If yesterday was all about books, today was all about art. A visit to the Metropolitan Museum of Art (my first!) turned into a museum double-header when I decided to walk 33 blocks south to visit MoMA, too.
Instead of methodically wringing the collections dry, I decided to try just floating through rooms aimlessly and pausing whenever a work caught my eye. I consciously meditated on abundance instead of scarcity; the point wasn’t to prove my diligence but to let images wash over me, cresting and combining, quick associations criss-crossing. What if museums are more like libraries than lectures?, I wondered. What if the whole exists so that everyone can have a shot at finding the one piece they need?
The Met was magnificent. Its size and scope and intricate arrangement boggle the mind. I read From the Mixed-Up Files of Mrs. Basil E. Frankweiler countless times as a kid, and made the connection that it was set at the Met while idly paging through Yelp reviews this morning. (An inevitable detour while looking up the museum’s hours, my number-one use case for Yelp.) So as I wandered the galleries, I felt a kind of twice-removed nostalgia; memories of the museum surfaced, etched on my memory by way of fiction. I remember that fountain!, I thought. I remember that bed.
The best thing about the Met: every room is different. Every room is different. Walls are different colors, different textures. Flags hang from some ceilings, beams span others. Staircases appear out of nowhere and end abruptly. No white boxes to be found; passing through doorways feels like time-traveling.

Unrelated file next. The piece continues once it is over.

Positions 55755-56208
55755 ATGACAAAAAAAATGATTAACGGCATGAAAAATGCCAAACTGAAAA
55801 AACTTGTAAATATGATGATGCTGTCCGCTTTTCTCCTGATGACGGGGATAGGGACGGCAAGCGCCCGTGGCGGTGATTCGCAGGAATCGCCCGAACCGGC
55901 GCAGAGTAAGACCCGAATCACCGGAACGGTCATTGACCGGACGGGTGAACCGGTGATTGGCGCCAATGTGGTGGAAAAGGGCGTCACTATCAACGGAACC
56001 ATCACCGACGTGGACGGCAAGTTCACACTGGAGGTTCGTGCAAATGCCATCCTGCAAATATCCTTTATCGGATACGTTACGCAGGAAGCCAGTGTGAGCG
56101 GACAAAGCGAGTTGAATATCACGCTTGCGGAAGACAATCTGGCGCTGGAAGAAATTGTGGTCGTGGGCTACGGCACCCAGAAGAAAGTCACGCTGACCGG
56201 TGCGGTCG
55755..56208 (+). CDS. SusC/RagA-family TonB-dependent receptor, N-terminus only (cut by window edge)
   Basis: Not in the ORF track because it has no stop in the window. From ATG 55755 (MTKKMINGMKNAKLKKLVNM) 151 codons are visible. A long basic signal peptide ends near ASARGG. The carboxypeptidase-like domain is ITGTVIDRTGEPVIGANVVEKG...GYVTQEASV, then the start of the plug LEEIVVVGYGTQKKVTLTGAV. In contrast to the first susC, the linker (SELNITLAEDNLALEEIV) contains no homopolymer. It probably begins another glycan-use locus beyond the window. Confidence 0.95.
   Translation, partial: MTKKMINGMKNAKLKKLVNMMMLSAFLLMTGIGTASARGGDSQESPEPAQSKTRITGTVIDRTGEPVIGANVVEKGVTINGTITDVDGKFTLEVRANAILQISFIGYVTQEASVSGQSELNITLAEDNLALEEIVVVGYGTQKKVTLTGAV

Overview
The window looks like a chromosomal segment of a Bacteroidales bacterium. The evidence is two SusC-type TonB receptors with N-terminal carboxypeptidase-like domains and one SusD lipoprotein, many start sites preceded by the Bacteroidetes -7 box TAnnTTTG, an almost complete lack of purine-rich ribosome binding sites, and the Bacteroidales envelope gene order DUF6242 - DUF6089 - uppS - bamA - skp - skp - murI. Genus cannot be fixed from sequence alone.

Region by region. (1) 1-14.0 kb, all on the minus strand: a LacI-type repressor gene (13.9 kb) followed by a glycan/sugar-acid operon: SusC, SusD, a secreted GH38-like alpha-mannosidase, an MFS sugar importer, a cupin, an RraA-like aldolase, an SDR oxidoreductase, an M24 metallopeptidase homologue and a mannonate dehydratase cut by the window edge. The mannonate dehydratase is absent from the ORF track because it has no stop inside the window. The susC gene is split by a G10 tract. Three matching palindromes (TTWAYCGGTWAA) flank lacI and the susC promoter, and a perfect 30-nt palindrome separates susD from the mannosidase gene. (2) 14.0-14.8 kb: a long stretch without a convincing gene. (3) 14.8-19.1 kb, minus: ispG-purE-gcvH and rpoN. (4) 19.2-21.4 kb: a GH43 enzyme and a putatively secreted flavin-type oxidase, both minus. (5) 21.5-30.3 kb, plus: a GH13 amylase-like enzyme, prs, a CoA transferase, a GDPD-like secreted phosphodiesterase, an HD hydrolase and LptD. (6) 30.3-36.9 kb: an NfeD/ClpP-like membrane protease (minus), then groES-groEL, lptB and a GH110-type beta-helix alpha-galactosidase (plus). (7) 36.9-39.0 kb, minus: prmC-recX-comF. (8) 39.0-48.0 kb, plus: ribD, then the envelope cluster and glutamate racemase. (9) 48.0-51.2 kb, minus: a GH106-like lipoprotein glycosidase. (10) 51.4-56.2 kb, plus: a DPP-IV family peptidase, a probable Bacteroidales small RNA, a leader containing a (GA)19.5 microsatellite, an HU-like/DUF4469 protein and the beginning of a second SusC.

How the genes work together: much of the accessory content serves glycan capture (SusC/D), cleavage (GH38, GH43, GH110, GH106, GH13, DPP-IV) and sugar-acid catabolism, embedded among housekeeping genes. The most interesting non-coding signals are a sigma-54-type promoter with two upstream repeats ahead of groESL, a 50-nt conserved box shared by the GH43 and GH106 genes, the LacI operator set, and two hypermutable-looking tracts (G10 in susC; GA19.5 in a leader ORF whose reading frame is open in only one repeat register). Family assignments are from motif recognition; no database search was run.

Still, though, I’m inexorably drawn to the present. (Sometimes, I forget the word inexorably for weeks at a time. Irrevocably? Irreversibly? I search for substitutes, near-misses. It’s always a relief when I find the word again, since I often need it.) Even at the Met—a great vessel brimming with centuries—recent American works held my attention the most readily.
The lock above was an exception. First, I was drawn to the shape; then, the description. (It’s a masterpiece, “a piece of work produced by an apprentice or journeyman aspiring to become a master craftsman in the old European guild system.”) I liked the story it told, and the shape. There was also a sinister blue hippo in the Egyptian exhibit that I liked quite a lot.
But, back to the inexorable present and recent past. The Museum of Modern Art holds those and only those, so arriving felt like a homecoming. I’d been enchanted by the Met, so this reaction caught me by surprise. What was so different? A few white boxes in, I opened up the Notes app on my phone and typed: “Stories vs. subconscious.”
Here’s what I think was going on (or part of it): walking through the Met felt like walking through a movie set. In fact, as I wandered I couldn’t help but wonder how many set designers had done the same, pillaging details to make the past come alive. Walking into MoMA felt like walking into a dream. All images, subliminal messages, color fields—all fueling something just beneath the surface.
I left the Met quite content. I left MoMA searching for “art supplies” frantically, as my phone battery began to die.